Movements and spatial use of false killer whales in Hawai‘i: satellite tagging studies in 2009
Baird, R.W., G.S. Schorr, D.L. Webster, D.J. McSweeney, M.B. Hanson and R.D. Andrews. 2011. Movements and spatial use of false killer whales in Hawai‘i: satellite tagging studies in 2009. Report prepared under Order No. AB133F09SE4132 from the Pacific Islands Fisheries Science Center, Honolulu, HI.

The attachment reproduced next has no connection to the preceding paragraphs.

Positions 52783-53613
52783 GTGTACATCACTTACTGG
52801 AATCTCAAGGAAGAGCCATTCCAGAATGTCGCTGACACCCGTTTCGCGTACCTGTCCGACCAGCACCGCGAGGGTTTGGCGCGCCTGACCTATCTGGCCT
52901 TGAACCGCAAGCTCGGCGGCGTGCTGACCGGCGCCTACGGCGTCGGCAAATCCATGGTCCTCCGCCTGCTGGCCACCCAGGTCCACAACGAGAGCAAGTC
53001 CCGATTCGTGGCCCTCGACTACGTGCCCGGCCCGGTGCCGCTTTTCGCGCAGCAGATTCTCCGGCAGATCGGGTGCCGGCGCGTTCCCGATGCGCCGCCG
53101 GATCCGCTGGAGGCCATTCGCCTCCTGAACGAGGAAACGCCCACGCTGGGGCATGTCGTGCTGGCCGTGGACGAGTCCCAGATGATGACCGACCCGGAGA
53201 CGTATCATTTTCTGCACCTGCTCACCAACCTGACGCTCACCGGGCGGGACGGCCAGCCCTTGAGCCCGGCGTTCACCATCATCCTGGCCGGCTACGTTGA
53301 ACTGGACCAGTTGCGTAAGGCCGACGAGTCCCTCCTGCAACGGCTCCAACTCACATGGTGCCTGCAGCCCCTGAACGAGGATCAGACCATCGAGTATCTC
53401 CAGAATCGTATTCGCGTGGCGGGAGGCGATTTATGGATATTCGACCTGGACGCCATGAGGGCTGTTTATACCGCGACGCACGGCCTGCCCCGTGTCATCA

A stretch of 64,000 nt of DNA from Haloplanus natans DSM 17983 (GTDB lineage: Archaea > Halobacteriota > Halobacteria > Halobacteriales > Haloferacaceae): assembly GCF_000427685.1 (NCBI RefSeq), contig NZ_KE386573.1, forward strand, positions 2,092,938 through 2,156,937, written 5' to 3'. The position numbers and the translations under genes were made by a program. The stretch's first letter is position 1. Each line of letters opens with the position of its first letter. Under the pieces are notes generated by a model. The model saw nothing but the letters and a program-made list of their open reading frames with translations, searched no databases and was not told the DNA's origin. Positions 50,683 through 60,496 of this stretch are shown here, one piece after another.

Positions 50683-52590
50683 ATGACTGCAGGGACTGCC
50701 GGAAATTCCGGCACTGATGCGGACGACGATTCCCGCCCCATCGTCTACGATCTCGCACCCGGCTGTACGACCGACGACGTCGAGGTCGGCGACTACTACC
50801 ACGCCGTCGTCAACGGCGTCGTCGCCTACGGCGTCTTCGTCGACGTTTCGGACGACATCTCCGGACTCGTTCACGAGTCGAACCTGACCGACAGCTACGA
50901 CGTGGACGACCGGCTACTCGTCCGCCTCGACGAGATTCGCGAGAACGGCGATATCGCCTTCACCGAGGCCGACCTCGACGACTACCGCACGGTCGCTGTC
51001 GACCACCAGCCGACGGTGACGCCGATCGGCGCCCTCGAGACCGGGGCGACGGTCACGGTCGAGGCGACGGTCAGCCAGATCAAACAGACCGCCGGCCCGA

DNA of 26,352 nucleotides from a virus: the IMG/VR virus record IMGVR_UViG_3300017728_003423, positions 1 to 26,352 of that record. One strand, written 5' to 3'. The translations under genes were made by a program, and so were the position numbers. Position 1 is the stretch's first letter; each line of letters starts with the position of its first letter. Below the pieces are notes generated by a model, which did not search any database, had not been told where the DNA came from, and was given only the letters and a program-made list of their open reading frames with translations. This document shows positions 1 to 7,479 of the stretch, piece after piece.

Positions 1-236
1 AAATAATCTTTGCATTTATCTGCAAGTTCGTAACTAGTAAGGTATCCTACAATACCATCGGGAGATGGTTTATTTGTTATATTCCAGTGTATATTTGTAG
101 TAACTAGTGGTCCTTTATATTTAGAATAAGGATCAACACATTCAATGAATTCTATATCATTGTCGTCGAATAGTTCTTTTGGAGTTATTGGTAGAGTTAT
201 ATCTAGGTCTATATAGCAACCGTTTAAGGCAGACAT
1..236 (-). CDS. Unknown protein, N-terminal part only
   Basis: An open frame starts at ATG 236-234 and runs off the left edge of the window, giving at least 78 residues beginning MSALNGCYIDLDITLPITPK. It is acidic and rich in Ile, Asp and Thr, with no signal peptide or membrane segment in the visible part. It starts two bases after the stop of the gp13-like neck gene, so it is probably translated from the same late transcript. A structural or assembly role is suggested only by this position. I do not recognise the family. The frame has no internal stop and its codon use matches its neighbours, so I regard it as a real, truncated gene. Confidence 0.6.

Movements and spatial use of Hawaiian insular false killer whales was examined using data from nine individuals satellite-tagged in 2009; five tagged off the island of O‘ahu in October and four tagged off the island of Hawai‘i in December. A total of 3,782 locations were available after filtering, over periods up to 104.8 days (median = 70.7 days), more than doubling the location data available from this population. Assessment of distance between pairs of individuals with overlapping data indicated we obtained movement information from at least five and possibly seven different social groups of false killer whales. All tagged individuals remained in association with the main Hawaiian Islands. While movements of one individual extended up to 112.8 km from shore, into a water depth of approximately 5,400 m, the average distance from shore ranged from about 11 to 23 km, in depths averaging about 500 to about 1,200 m. Four of the five individuals tagged off O‘ahu moved west to Kaua‘i and Ni‘ihau, providing evidence the Hawaiian insular population uses the waters around the westernmost of the main Hawaiian Islands. There were no significant differences in the proportion of time spent using windward versus leeward sides of the islands. One individual that had been tagged previously (in 2008) showed very different spatial use patterns in 2008 versus 2009. Overall the data provides a more robust assessment of spatial use and movements of Hawaiian insular false killer whales that can be used in helping assess critical habitat if this population is listed under the Endangered Species Act.